Gunman who killed 4 in Vienna attack had sought to join IS

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Police officers guard the scene in Vienna, Austria, Tuesday, Nov. 3, 2020. Police in the Austrian capital said several shots were fired shortly after 8 p.m. local time on Monday, Nov. 2, in a lively street in the city center of Vienna. Austria's top security official said authorities believe there were several gunmen involved and that a police operation was still ongoing. (AP Photo/Matthias Schrader)

VIENNA – A man who had previously tried to join the Islamic State group rampaged in Vienna armed with an automatic rifle and a fake explosive vest, fatally shooting four people before he was killed by police, Austrian authorities said Tuesday.

Witnesses described dozens of screaming people fleeing the sounds of gunshots Monday night in a nightlife district crowded with revelers enjoying the last hours before a coronavirus lockdown.

Others barricaded themselves inside restaurants for hours until they were sure the danger had passed. Video that appeared to be from the scene showed a gunman, dressed in white coveralls, firing off bursts seemingly at random as he ran down the Austrian capital’s dark cobblestone streets.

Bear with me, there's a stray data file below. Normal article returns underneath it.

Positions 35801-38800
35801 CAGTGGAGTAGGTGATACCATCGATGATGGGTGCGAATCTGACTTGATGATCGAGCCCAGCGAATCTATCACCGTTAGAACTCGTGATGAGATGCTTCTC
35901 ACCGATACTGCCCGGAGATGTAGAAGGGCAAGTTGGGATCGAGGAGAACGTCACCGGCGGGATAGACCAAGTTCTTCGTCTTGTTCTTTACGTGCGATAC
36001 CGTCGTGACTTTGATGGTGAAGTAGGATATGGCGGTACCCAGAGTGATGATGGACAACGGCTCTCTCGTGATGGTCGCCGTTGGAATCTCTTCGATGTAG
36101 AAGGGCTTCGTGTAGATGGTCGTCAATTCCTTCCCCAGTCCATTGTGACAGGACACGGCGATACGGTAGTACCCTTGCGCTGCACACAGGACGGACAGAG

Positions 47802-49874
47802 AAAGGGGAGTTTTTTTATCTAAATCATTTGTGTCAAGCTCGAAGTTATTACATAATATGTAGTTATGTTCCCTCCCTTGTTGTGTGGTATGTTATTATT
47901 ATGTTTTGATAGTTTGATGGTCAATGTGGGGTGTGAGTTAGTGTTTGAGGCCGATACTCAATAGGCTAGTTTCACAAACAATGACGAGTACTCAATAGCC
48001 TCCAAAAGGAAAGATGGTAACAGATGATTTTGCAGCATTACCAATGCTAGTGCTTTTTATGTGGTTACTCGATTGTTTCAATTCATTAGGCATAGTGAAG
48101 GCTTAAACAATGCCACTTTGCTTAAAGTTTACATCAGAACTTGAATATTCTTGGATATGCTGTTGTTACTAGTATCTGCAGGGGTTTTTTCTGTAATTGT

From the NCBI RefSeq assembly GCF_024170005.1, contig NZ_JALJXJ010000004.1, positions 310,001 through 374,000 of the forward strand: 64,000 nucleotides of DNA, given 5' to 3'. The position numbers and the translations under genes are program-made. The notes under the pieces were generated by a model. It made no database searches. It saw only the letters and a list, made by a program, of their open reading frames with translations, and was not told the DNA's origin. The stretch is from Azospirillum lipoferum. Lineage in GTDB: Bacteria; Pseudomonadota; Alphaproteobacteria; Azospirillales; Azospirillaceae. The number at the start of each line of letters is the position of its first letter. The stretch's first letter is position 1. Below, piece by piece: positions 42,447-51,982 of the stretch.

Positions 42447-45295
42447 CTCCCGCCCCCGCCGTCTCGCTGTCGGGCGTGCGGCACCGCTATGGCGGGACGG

While the attack lasted just minutes, authorities said only on Tuesday afternoon that there was no indication of a second attacker — adding to tension in the capital as residents were urged to stay home.

Two men and two women died from their injuries in the attack — including one German woman, according to Germany’s foreign minister. Authorities said a police officer who tried to get in the way of the attacker was shot and wounded, along with 21 other people.

The suspect was identified as a 20-year-old Austrian-North Macedonian dual citizen with a previous terror conviction for attempting to join the Islamic State group in Syria. Police searched 18 properties as well as the suspect's apartment, detaining 14 people associated with the assailant who are being questioned, Interior Minister Karl Nehammer said.

“Yesterday's attack was clearly an Islamist terror attack," Chancellor Sebastian Kurz said. “It was an attack out of hatred — hatred for our fundamental values, hatred for our way of life, hatred for our democracy in which all people have equal rights and dignity.”

The attacker, identified as Kujtim Fejzulai, was armed with a fake explosive vest, an automatic rifle, a handgun and a machete, according to Nehammer. Before the attack he posted a photograph on a social media account showing him posing with the rifle and machete, Nehammer said.